This is another bacteria which harms not only your teeth and gums but also creates an environment were bad smells can flourish. It is a gram negative, rod shaped, anaerobic disease causing bacteria. These bacteria release methyl mercaptan which smells like rotting cabbage.

I don’t know about you but mixing rotting eggs with rotting cabbage is not a good idea at all. And not to mention the other compounds above, imagine the kind of smell they produce. I would not be surprised at all if you mixed everything together and it smelled like poo or a rotting corpse.

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Floss Smells Bad After Flossing – Further Issues

It is quite common for floss to smell after you have scraped away the dirt from in between the teeth. Having a bad odour on your floss does not necessarily mean you have a bad breath condition, but is also not a good thing to have an odour on your floss after flossing.

There are a few reasons why someone might have a bad odour on their floss.

1. Sign of gum/periodontal disease

Anaerobic bacteria are the main offenders that cause gum disease and they are often found living under the gums where they release their awful smells via sulphur compounds (VSC) mentioned above.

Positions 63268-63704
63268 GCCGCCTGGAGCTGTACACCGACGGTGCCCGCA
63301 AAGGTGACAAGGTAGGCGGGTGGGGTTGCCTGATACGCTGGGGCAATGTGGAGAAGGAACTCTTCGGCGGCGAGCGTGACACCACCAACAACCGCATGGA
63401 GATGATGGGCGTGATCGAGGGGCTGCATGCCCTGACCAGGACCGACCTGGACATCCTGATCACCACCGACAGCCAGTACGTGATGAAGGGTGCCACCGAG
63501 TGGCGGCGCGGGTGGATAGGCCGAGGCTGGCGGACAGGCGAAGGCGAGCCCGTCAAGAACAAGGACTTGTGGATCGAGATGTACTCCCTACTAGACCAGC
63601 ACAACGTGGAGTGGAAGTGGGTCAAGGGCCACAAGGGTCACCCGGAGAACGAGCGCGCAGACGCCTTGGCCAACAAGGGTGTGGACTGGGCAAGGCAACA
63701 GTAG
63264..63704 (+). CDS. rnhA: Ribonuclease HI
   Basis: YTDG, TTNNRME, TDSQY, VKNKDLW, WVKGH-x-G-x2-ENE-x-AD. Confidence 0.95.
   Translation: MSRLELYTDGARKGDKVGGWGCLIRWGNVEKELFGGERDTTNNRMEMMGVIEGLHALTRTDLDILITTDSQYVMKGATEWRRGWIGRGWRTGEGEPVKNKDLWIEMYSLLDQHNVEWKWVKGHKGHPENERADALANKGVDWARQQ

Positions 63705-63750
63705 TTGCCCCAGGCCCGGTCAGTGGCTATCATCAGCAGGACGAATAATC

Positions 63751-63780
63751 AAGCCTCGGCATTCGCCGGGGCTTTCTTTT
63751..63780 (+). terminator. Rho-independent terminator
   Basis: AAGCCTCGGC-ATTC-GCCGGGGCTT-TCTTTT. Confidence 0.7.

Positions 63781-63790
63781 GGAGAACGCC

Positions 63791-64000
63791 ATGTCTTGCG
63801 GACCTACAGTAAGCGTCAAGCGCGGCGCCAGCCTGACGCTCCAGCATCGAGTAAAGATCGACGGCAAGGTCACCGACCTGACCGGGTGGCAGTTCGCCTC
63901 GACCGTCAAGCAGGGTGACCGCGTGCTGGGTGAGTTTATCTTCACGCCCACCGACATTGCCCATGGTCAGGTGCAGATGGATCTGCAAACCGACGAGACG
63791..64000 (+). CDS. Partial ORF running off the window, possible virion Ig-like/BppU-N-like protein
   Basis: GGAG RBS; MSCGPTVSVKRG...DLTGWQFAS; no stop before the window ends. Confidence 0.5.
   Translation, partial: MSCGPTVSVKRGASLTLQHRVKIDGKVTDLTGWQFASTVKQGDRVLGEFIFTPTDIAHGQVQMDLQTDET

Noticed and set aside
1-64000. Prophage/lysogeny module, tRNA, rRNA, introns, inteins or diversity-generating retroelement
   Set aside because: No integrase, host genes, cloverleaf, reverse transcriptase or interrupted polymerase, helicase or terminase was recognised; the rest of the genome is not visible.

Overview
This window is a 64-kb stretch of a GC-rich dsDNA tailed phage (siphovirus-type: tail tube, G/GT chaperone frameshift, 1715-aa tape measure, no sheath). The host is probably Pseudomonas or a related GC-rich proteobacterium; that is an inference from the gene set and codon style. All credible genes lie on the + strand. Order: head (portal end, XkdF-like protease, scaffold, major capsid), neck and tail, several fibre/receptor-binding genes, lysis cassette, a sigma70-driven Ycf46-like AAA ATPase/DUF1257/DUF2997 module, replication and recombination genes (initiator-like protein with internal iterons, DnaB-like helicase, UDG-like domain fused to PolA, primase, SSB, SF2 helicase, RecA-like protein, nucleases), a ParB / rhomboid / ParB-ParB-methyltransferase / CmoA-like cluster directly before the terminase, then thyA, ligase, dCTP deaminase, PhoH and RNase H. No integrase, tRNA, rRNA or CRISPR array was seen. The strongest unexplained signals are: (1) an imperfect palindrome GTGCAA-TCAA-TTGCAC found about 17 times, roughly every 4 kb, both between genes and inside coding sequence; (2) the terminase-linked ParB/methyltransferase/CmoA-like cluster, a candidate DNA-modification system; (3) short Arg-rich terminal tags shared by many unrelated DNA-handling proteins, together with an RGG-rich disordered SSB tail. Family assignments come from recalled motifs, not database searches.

The sulphur compounds produced by these bacteria are the same ones produced by bacteria that cause halitosis so its quite easy to see how odours found on one’s floss can be misinterpreted as being related to a halitosis condition.

Having odours on the floss is not a good thing because it means the bacterial activity under the gum tissues is increasing, and of course this can lead to gum disease. Regular twice a day flossing will help with this.

2. Aged Bacteria

The reason after flossing the floss smells is because that area is hard to reach and the bacteria is aged.

Flossing allows you to go up to two millimeters under the gum tissue to reach where bacteria are colonising, when you floss you are always going to be catching bacteria and this is why your floss will smell most of the time.

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Keep Flossing, It is Absolutely Key